Jacob Kassay is a painter, sculptor, and filmmaker, born in Lewistown, NY. He is currently living and working in Los Angeles, CA. He received a BFA in photography in 2005 from The State University of New York, Buffalo. Kassay has had numerous solo exhibitions, including the MoMA PS1 in New York and the ICA in London, UK. One of his most important work is the “Untitled, 2010”, displayed in the ‘Art: Concept exhibition’ in Paris from February 23rd to April 6th 2013. The artwork was placed on 36 x 48-inch silver canvas during its exhibitions.
The canvas was first coated with a layer of gesso and then turned over to a specialist who carried on an electroplating process before a thin layer of silver was applied. This is a process similar to how mirrors are normally made. This particular piece is considered a hybrid because the artist chose to use silver in distorting the reflection of its surroundings, which is contradictory to the actual functionality of a mirror. After the exhibitions had ended, the canvases were then destroyed and the stretcher bars recycled.Order now
Works by Jacob Kassay are mostly considered experimental and abstract, including his piece “Untilled, 2010. ” He uses a mix of painting, sculpting and interactive installations as a deliberate response to space in different ways. Exhibition arrangements and how his pieces interact with the surrounding building and their audiences is key to understanding the principles behind his work. Kassay’s paintings are made to interact with, and form multiple dialogues amongst themselves. One can agree that they almost bring to life the space around them, showing the observer varying design experiences to the use of space.
For example, from a purely experience point of view, Jacob’s silver paintings allow the viewer to experience the difference between ‘absence’ and ‘presence’. This was achieved through the electroplating method earlier described, a method that has its roots in early photography. They are also similar to blurry mirrors that would reflect the world around them. For his paintings, the change and movement of colors across their surfaces change in the light, continuously modifying their appearances throughout the day.
The materials that Kassay uses are important because these would have the greatest effects on the form, surface and physicality of his works. Marks and scorched edges, which can be observed on his blank or monotone paintings could also be suggestive of their making processes. Jacob Kassay’s art also includes films and sculpture, which demonstrates other types of hybrid art: “In art forms, hybridity could mean the blurring of traditional distinct boundaries between artistic media such as painting, sculpture, film, performance, architecture, and dance.
It also can mean crossbreeding art making with other disciplines, such as natural and physical science, industry, technology, literature, popular culture, or philosophy. Hybrid art forms expand the possibilities for experimentation and innovation in contemporary art” This paper features one painting from Jacob kassay’s series, which demonstrates hybridity through the use of silver. By skillfully utilizing the reflective properties of a mirror, Kassay’s painting does not reflect objects in the conventional manner, but instead, the sliver touch to it helps distort the observable image.
So in essence, your reflection will be distorted, as well as the world around you. Also, the disassembly and destruction of the “untitled work” makes the piece a hybrid because, it is normal practice for most artists to sell or keep their work but Jacob Kassay destroys his in order to send a message to the viewers. Still in the same vein, the metallic objects reflect our bodies as dark, blurred-out shapes, turning us into pieces of art.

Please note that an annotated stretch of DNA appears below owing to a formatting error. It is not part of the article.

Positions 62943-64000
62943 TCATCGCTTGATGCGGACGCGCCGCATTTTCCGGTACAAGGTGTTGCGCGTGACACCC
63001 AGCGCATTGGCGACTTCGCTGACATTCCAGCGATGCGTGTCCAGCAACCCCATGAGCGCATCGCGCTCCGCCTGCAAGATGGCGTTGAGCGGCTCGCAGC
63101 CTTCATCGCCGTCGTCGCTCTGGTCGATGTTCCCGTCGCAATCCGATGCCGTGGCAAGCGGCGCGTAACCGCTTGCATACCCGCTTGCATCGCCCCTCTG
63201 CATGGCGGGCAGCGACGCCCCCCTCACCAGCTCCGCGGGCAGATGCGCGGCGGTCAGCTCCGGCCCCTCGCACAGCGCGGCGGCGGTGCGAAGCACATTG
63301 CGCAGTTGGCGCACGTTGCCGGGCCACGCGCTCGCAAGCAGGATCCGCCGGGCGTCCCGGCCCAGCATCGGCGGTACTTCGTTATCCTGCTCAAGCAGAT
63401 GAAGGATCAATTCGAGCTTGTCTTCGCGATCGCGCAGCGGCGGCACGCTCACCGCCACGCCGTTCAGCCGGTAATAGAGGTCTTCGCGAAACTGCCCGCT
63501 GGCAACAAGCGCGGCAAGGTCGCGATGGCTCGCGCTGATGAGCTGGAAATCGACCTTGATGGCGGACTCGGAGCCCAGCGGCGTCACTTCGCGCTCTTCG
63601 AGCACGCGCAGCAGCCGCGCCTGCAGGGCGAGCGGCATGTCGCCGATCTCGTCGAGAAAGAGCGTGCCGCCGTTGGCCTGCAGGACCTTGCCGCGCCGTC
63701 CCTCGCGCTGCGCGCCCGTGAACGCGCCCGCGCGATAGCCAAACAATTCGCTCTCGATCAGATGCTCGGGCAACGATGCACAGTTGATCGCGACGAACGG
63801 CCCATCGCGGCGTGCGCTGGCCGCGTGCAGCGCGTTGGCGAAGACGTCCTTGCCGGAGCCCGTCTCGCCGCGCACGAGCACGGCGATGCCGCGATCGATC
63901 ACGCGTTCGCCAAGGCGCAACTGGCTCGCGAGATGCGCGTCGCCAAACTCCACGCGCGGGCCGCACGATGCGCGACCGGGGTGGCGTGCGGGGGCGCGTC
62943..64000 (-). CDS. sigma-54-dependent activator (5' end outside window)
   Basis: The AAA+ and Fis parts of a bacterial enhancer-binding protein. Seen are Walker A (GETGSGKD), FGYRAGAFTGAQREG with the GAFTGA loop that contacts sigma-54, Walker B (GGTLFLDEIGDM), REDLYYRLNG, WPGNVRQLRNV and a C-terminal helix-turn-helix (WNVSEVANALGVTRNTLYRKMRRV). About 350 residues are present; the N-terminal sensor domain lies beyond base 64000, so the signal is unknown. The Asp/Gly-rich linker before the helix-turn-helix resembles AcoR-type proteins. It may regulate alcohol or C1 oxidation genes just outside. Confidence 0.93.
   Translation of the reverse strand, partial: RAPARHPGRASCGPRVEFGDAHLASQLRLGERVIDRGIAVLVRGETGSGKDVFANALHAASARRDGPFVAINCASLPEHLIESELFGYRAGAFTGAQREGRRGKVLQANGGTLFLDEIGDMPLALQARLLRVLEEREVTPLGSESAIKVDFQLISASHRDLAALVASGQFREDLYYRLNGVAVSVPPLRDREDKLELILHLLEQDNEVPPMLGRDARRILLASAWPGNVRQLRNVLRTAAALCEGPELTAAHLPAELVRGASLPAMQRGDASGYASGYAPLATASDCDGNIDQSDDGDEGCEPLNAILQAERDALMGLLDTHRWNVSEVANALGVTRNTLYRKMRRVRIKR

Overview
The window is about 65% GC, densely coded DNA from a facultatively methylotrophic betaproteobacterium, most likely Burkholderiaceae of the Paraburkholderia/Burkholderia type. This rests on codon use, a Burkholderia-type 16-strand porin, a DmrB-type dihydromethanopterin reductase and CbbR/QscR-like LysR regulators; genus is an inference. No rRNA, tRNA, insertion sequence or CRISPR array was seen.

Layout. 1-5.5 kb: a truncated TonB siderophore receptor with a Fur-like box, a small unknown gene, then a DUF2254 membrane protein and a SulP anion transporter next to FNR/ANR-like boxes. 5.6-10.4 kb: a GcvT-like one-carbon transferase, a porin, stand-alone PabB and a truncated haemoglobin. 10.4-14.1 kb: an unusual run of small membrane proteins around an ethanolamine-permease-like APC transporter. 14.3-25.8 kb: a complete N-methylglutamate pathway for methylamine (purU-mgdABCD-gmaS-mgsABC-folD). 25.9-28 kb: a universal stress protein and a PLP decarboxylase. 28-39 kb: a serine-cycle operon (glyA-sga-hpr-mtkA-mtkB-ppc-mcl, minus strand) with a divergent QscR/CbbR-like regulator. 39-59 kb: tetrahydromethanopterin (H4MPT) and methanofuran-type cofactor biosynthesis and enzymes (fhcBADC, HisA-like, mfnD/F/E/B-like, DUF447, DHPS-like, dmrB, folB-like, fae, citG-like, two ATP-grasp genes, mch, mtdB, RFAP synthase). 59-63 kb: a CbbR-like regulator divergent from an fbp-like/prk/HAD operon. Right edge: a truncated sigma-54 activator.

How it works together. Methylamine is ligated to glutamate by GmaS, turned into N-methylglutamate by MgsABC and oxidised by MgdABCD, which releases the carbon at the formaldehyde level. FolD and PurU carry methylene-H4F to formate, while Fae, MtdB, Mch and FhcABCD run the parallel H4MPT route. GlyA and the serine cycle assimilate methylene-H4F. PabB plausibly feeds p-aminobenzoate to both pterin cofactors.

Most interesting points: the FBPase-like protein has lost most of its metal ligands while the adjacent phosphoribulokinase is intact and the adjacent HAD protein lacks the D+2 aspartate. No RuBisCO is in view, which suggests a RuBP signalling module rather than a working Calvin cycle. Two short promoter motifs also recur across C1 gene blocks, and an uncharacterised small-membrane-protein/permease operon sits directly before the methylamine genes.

When we look at ourselves in a mirror we see imperfections and clarity but when we look at his art piece we are no longer clear and our bodies appear abstract. While observing the “Untitled, 2010” piece, self-image comes to mind because we often seek our imperfections by looking in a mirror. Jacob Kassay objective is to take away what appears to be a simple composition and abstract it using distortions. ‘Distortion’ is a term we often use to describe our imperfections; an example would be scars or freckles.
As you gaze into the artwork, you see a dark blurry figure of yourself and the reflections of lights balancing out behind you in the background. As a self-evaluation exercise, when you think about the piece being destroyed, you can draw significance to those negative thoughts being destroyed as well; and thus recycled into positive thoughts about yourself. In the same abstract evaluation, ‘blurriness’ now brings a sense of forming historic memory representations of the transformation exercise.
The artist is trying to say here that those ‘scars’ or ‘freckles’ should now be historic self-evaluations, representing a memory of how you used to evaluate yourself, thus the growth to the present ‘you’. Jacob Kassay’s art shows us that works, which do not seem to fit neatly into the classifications of traditional art, can have a larger impact on one’s self-worth. So, paintings that are filled with detailed strokes and dabs will not necessarily have more impact on one’s emotions.
It is commonplace to equate comprehensive paintings with gold frames as High culture and gallery-worthy pieces of art, but Jacob Kassay’s “Untitled, 2010”piece motivates the formulation of a different perspective by including the viewer to his art. By focusing more about the impact and positioning of his piece and less about the appearance, it brings you into his world and motivates you to think more about the message. He creates art that is influenced by people’s daily living, informing viewers to enjoy life’s offerings whiles it last.